• What is spin?
        – Quantum mechanical analogy to
          angular momentum
        – Particles like the electron behave
          like there is something inside
          going around in a circle, but as far
          as we understand, there is no
          inside.
        – Proton also has spin, but it does
          have structure
                                     • How is the proton spin the sum of its
                                       parts?
                                          – Maybe the quarks carry all the spin,
                                            and just balance to give the proton
                                            spin?
                                     • Again, the answer is more
                                       complicated
                                          – When the quarks exchange gluons,
                                            the gluons can carry spin


Kieran Boyle     Distinguished Doctoral Dissertation Colloquia—May 21, 2008        9
                       Earlier results
    • So what did we know?                                   Quarks
    • Quark spin contribution
      was well measured
      previously
        – Found to be only ~25%
        – expected to be ~65%
                                                            Gluons
    • Where did the spin go?
        – Maybe gluons?
        – From previous
          measurements, this was
          not well known
Kieran Boyle   Distinguished Doctoral Dissertation Colloquia—May 21, 2008   10
          What does the photon see?




    •   We want to see the gluons to understand how they affect the proton’s
        porperties.
    •   Therefore, instead of a photon, we should use quarks and gluon.
    •   But quarks and gluons are bound in protons, and so we use another proton.


Kieran Boyle     Distinguished Doctoral Dissertation Colloquia—May 21, 2008         11
             Colliding Polarized Protons
    • The idea is that we understand what went
      in by understanding what came out


                          Hard
        P                 Scattering   p0
         1

                          Process
                   x1P1




               x2 P2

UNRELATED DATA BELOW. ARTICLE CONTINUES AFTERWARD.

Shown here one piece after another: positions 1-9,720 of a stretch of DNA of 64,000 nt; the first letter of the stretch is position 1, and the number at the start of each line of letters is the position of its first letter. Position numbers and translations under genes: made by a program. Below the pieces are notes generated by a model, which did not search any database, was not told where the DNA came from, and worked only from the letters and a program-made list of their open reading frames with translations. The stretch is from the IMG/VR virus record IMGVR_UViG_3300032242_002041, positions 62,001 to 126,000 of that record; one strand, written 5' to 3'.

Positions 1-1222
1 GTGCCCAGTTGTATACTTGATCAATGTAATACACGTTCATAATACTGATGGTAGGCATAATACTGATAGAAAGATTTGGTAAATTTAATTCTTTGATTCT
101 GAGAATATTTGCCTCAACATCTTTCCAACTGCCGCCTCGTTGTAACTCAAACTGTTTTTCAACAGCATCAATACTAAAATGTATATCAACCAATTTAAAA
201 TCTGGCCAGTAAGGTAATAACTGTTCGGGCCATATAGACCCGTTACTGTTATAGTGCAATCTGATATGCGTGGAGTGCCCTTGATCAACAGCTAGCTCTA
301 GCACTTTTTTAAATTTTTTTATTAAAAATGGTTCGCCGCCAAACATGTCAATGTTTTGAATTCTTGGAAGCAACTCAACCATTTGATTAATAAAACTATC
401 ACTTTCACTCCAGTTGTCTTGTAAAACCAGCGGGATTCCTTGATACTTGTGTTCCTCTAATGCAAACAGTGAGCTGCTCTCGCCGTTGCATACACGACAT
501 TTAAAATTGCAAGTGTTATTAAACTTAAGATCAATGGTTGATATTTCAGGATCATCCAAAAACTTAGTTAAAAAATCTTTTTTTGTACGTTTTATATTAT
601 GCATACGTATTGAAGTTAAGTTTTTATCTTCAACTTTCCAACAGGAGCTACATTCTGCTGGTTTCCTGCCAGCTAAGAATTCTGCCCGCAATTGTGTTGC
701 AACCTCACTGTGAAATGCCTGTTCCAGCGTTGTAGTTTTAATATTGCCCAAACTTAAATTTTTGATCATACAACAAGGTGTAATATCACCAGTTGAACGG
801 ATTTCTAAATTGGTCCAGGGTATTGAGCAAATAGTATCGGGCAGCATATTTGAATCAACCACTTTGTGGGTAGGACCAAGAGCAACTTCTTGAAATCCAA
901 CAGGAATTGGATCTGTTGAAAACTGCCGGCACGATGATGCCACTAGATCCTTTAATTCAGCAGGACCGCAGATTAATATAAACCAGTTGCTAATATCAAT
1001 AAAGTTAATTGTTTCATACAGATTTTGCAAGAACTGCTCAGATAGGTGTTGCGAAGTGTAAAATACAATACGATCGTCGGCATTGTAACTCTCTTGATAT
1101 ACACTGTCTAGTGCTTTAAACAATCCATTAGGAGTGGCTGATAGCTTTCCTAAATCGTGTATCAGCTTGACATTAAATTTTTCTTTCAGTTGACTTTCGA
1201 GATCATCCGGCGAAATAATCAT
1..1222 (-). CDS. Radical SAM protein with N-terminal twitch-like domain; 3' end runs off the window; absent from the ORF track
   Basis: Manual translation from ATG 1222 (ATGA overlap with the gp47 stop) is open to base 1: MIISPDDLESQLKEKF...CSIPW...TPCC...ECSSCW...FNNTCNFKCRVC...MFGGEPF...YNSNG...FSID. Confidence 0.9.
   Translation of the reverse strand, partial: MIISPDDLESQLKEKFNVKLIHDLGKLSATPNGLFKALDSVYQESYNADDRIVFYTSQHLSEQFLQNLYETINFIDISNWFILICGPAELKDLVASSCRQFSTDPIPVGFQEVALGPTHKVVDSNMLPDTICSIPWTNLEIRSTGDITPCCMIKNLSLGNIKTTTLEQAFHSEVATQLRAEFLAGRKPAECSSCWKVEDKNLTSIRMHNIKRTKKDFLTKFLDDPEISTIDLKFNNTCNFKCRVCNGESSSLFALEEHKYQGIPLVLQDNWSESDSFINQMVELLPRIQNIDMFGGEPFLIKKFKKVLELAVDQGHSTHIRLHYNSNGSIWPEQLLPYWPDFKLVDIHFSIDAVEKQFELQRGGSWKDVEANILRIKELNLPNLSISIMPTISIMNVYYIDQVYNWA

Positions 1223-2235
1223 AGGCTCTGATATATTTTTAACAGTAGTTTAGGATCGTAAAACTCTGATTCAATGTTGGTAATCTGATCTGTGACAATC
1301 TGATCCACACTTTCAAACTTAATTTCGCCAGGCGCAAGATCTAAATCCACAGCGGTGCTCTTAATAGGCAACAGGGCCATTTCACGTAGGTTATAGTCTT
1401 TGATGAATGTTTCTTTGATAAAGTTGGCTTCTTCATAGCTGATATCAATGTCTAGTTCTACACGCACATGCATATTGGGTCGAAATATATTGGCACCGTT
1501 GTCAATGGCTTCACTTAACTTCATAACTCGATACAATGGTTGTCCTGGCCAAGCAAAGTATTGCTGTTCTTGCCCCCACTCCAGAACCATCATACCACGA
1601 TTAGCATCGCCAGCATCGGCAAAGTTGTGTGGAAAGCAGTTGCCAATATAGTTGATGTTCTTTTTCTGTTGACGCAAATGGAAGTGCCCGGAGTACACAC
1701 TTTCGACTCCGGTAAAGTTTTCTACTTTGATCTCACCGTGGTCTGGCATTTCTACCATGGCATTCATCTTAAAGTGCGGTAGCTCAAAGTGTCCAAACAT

P2
                                                DG2   DGDq     Dq2

                       ALL~ agg * DG2 + bgq * DG Dq + cqq Dq2
    • We measure what comes out when the
      protons have the same or opposite spin.
    • From this we can calculate an                                     vs.
      asymmetry, called ALL.
    • ALL can then be studied to understand the
      effect of the gluon spin on the proton spin


Kieran Boyle           Distinguished Doctoral Dissertation Colloquia—May 21, 2008   12
                         The Results
    • Data from 2005
      and 2006.
    • Clearly tell us a
      lot more about
      the gluon spin in
      the proton than
      previous
      measurements



Kieran Boyle   Distinguished Doctoral Dissertation Colloquia—May 21, 2008   13
      So Does the Gluon Make the Proton Spin?




    • Turn ALL into a constraint
      on the gluon spin
      contribution (DG)
    • The result are
      significantly better than
      previous measurement,
      and indicate a small
      gluon spin
                                                 previous uncertainty
Kieran Boyle    Distinguished Doctoral Dissertation Colloquia—May 21, 2008   14
          Conclusions and Prospects
    • The proton is composite, and so its properties
      must be the sum of its part.
    • The quark spins only contribute a small fraction
      of the total proton spin.
    • ALL can access the gluon spin contribution,
      which was previously not well known.
    • 2005 and 2006 offer a significant constraint, and
      indicate a small gluon contribution, though it’s
      possible that the gluon does make up the
      missing spin.
    • If it doesn’t, then we must understand how the
      quarks and gluons are moving around inside the
      proton, as this should make up the difference.

Kieran Boyle   Distinguished Doctoral Dissertation Colloquia—May 21, 2008   15